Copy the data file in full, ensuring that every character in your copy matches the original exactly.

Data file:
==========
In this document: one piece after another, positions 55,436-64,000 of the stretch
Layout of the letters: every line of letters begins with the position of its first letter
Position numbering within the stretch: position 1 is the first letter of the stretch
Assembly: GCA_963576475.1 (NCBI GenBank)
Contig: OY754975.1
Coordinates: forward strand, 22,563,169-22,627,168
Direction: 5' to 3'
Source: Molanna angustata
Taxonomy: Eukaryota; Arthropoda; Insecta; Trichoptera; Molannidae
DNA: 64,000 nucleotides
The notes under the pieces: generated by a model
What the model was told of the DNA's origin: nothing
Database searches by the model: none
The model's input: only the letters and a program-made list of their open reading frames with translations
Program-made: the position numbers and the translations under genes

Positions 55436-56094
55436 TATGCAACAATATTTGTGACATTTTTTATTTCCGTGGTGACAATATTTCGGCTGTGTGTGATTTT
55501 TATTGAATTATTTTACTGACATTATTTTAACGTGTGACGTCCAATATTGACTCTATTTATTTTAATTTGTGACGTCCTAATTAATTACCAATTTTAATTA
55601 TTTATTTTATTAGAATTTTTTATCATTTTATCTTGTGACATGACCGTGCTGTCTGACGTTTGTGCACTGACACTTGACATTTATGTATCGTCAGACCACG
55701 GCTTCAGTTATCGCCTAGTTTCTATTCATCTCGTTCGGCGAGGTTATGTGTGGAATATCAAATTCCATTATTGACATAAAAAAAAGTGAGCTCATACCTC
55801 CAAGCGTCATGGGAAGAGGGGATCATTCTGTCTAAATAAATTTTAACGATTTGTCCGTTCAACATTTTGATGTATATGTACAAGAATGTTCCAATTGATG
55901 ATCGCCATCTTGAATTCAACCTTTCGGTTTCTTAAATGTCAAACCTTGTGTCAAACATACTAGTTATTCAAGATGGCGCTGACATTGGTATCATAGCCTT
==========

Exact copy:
In this document: one piece after another, positions 55,436-64,000 of the stretch
Layout of the letters: every line of letters begins with the position of its first letter
Position numbering within the stretch: position 1 is the first letter of the stretch
Assembly: GCA_963576475.1 (NCBI GenBank)
Contig: OY754975.1
Coordinates: forward strand, 22,563,169-22,627,168
Direction: 5' to 3'
Source: Molanna angustata
Taxonomy: Eukaryota; Arthropoda; Insecta; Trichoptera; Molannidae
DNA: 64,000 nucleotides
The notes under the pieces: generated by a model
What the model was told of the DNA's origin: nothing
Database searches by the model: none
The model's input: only the letters and a program-made list of their open reading frames with translations
Program-made: the position numbers and the translations under genes

Positions 55436-56094
55436 TATGCAACAATATTTGTGACATTTTTTATTTCCGTGGTGACAATATTTCGGCTGTGTGTGATTTT
55501 TATTGAATTATTTTACTGACATTATTTTAACGTGTGACGTCCAATATTGACTCTATTTATTTTAATTTGTGACGTCCTAATTAATTACCAATTTTAATTA
55601 TTTATTTTATTAGAATTTTTTATCATTTTATCTTGTGACATGACCGTGCTGTCTGACGTTTGTGCACTGACACTTGACATTTATGTATCGTCAGACCACG
55701 GCTTCAGTTATCGCCTAGTTTCTATTCATCTCGTTCGGCGAGGTTATGTGTGGAATATCAAATTCCATTATTGACATAAAAAAAAGTGAGCTCATACCTC
55801 CAAGCGTCATGGGAAGAGGGGATCATTCTGTCTAAATAAATTTTAACGATTTGTCCGTTCAACATTTTGATGTATATGTACAAGAATGTTCCAATTGATG
55901 ATCGCCATCTTGAATTCAACCTTTCGGTTTCTTAAATGTCAAACCTTGTGTCAAACATACTAGTTATTCAAGATGGCGCTGACATTGGTATCATAGCCTT